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    Hot.

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      Yeah, this is a huge step up from dialog and its friends like whiptail.

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      This feels like Rich but for shell scripts rather than Python :)

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        Whine: would be cool if stuff could have names that are descriptive of what they do, rather than have an entire aesthetic. pick is great, cuz it’s about picking stuff!

        But this looks very nice. It feels like it really balances nice aesthetic results with not being filled with emoji everywhere. I’m going to see if I can integrate this into my workflows

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          It feels like it really balances nice aesthetic results with not being filled with emoji everywhere.

          I second that! I was afraid that, inline with the recent trend of “emojification” that I’ve seen in many tools, this would have been full of those, but it seems I was wrong.

          The only complaint I have about the aesthetic is that it’s a bit too padded… I don’t know how it will integrate visually with outputs of other tools and echo’s when integrated into scripts.

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          Hm cool, is there any way for such scripts to work in the browser?

          Something I’ve always wanted is to unify web and CLI programs somehow, i.e. write a quick script and have it work in both places. The examples strongly remind me of HTML forms and checkboxes.

          I guess that is more of a terminal thing, but there are some terminals with rich text, images, etc.

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            For Python, Wooey should be something of interest : CLI exposed on the Web. Gooey transform CLI to Desktop GUI app also.

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              You could just use one of the Javascript based terminal packages like Hyper.js but ultimately it’s not clear to me what you’re trying to achieve here :)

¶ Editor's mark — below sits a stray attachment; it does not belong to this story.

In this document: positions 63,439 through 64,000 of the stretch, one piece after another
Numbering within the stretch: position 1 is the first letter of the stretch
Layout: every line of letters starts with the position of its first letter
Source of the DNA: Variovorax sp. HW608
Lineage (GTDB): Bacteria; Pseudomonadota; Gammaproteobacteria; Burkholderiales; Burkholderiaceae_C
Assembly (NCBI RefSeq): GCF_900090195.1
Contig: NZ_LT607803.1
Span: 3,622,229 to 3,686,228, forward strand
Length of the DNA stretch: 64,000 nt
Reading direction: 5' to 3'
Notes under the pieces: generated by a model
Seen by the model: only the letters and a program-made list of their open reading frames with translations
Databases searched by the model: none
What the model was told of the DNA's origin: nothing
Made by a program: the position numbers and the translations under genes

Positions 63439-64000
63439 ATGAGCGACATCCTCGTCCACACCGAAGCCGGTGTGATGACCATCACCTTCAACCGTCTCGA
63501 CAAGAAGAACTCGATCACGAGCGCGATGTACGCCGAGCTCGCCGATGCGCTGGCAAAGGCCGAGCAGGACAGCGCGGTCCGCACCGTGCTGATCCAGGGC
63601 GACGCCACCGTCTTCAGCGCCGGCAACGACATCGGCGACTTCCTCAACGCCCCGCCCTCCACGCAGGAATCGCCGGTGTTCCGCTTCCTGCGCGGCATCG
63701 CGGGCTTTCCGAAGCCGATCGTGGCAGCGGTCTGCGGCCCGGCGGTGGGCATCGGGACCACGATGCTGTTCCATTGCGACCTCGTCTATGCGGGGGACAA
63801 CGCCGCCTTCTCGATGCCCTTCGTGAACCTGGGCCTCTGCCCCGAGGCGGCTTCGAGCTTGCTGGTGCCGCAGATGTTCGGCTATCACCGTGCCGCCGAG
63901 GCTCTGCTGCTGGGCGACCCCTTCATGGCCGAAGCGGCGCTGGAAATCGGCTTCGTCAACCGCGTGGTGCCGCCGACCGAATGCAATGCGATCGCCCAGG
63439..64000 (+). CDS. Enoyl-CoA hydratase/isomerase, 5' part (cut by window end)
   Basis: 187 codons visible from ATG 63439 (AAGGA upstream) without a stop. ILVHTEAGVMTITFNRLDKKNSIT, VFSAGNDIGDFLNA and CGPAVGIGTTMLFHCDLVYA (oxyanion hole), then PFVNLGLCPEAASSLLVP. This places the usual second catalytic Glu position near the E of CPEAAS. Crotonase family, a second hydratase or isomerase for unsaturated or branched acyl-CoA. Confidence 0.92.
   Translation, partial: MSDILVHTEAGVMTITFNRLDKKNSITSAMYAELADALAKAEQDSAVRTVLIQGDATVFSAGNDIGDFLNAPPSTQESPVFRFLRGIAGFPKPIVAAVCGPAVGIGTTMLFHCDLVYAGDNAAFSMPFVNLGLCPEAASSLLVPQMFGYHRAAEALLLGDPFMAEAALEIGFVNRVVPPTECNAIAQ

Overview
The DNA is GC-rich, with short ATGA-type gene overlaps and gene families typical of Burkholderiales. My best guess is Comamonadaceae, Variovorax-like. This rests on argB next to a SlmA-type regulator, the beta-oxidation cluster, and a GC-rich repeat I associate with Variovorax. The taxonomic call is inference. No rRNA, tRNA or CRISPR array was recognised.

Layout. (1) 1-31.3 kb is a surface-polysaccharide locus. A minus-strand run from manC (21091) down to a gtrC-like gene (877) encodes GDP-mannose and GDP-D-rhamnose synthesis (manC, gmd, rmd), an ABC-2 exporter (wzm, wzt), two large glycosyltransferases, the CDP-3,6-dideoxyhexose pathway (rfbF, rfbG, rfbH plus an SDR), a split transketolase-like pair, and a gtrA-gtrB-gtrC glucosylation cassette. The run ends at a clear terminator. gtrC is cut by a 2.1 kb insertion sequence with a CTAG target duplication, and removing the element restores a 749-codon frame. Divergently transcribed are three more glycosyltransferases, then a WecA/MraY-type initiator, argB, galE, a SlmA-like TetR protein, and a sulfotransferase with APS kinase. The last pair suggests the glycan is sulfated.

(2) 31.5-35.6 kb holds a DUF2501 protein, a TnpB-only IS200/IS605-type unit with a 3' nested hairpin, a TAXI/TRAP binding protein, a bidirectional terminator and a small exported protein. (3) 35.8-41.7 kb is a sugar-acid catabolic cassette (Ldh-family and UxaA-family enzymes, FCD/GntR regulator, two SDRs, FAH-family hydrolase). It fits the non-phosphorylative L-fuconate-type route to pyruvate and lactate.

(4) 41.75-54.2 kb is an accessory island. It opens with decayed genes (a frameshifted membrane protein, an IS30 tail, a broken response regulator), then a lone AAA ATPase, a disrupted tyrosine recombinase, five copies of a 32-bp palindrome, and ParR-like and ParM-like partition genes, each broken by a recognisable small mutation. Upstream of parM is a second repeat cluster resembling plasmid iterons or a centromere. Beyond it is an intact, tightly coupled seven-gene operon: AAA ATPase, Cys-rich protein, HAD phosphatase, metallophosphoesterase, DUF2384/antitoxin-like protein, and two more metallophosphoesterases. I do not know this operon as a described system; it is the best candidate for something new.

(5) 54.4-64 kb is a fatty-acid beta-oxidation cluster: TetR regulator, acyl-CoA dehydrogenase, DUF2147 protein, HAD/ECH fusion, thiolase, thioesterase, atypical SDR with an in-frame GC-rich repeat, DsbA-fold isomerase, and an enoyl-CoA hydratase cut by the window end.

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                The question is, once a shell script has this UX, can we find some glue to just stitch it into a web page? In the CGI model allow someone to load a shell script and walk through it? Once the interactivity looks like this…. why not? It would allow shell devs to easily let other people do the same things CLI people do easily

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                  Respectfully, I’m not sure this makes sense.

                  CGI scripts don’t expose ptys to end users, they take web requests as input and generate HTML and other content as output. They don’t magically enable interactive shell programs through your browser.

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                    CGI model, not the same tech.

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                      Thanks I guess I’m only aware of the traditional CGI script.

                      Can you point me to an example of the kind of thing you’re thinking about?

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                        If I got the thread right, an exemple wood be Vue.js (https://vuejs.org/).